Dr Melkus also insisted that I go through the Pankey Institute and its curriculum for further knowledge, not just in dental health and temporomandibular disorder, but to absorb the lessons they would give me in balancing life, work, and family. I loved my time there, and that was where I first met Dr. Sam Low. His lessons in periodontics and oral health medicine drove me to learn everything I could about the mix of oral medicine and dentistry.


Dr. Brendan Stack was instrumental in educating me on the role of the temporomandibular joint. He showed me the intersection of oral health, dentition, joint, gingiva and mucosa, and airways. His ability to make something complex into something more easily understood helped me educate my patients on the role that each component plays in both oral and systemic health.


My Uncle Ron Reed was the inspiration behind the foray into Lasers and their applications in oral health and medicine. He was a brilliant individual. He was a CPA who had a Master’s degree in computer science and was a CFO for a Fortune 500 company. Ron told me that he knew of a company that had developed a CO2 laser that was to be introduced into oral health care. He suggested that this would be healthcare’s future and one that dentistry would also utilize.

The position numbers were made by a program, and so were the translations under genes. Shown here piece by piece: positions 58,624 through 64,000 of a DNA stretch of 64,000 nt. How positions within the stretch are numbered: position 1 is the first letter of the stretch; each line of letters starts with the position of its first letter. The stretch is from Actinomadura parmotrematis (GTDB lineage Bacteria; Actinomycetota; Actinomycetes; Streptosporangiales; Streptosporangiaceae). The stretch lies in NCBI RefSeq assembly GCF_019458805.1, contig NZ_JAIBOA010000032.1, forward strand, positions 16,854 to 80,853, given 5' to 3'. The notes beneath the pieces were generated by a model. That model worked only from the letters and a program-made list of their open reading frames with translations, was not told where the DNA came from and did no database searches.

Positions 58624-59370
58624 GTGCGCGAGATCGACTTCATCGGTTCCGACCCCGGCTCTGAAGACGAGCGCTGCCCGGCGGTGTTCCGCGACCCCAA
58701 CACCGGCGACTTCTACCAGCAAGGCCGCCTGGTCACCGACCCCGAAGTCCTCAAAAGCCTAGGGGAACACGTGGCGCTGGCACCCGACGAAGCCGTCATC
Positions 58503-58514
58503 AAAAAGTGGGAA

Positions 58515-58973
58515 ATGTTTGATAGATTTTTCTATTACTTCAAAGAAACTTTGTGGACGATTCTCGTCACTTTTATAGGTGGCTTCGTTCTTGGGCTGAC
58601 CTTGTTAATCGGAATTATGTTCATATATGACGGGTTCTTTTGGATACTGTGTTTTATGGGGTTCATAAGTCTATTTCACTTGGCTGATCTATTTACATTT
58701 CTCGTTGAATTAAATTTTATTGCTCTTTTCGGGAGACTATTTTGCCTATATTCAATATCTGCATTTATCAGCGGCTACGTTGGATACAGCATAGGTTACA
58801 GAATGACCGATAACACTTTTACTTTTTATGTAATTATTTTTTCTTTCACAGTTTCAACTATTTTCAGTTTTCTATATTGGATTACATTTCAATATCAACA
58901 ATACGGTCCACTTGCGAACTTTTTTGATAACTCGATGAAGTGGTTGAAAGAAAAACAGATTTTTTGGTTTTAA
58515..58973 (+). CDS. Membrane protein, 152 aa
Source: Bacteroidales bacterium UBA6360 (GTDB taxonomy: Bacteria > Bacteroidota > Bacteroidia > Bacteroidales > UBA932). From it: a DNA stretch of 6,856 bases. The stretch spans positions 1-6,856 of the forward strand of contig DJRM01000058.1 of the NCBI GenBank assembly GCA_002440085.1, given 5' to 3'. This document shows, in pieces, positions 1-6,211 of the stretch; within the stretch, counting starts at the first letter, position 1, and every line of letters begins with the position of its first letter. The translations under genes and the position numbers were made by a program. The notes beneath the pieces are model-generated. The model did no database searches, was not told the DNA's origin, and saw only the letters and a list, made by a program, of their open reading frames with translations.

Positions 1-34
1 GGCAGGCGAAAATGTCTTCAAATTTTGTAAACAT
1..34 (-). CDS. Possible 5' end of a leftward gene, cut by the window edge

I took his advice and purchased my first laser in early 1990. From my initial use of a CO2 laser to the 800 nm diode, and subsequent 940 nm diode, and my current 2740 nm Er,Cr:YSGG laser, I am forever grateful for his recommendation, as it has revolutionized the way that I practice. I have nine of them now (three hard tissue and six soft tissue). From removing dental caries to periodontal surgery to healing traumatic ulcers and now to skin rejuvenation, they are a gift for me as I am daily able to resolve pain and make patients’ lives better. Utilizing the lasers fulfills my commitment to relieving pain and pathology. Its usage in our oral environment is still in the early stages, and I like that I have been a pioneer with all of them. Being able to have this type of technology and grow with its many advantages and successes feels like those older dentists that went from “jack rabbit slow speeds” to the first high-speed handpieces.